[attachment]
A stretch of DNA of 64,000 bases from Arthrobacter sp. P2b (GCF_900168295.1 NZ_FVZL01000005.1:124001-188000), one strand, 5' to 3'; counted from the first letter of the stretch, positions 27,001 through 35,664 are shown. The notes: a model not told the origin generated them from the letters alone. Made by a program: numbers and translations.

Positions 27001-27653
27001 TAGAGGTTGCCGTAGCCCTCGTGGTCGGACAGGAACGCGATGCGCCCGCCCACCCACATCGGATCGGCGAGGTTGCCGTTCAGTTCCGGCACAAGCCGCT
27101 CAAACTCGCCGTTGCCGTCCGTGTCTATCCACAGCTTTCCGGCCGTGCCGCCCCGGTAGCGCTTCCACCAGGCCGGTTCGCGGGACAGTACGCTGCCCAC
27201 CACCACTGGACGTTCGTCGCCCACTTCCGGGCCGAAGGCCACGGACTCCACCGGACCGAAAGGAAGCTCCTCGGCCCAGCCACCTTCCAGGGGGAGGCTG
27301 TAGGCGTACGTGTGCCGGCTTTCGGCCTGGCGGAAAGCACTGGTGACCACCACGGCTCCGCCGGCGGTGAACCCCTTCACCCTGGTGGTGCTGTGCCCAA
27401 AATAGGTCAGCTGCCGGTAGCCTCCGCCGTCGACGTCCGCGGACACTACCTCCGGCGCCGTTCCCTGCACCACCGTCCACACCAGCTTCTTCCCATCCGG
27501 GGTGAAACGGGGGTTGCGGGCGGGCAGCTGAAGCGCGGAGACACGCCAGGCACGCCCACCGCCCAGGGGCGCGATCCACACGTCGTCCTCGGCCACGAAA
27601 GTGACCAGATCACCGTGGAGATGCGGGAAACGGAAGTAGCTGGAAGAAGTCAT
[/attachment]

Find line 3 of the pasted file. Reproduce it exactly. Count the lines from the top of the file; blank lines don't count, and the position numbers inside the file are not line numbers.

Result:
27001 TAGAGGTTGCCGTAGCCCTCGTGGTCGGACAGGAACGCGATGCGCCCGCCCACCCACATCGGATCGGCGAGGTTGCCGTTCAGTTCCGGCACAAGCCGCT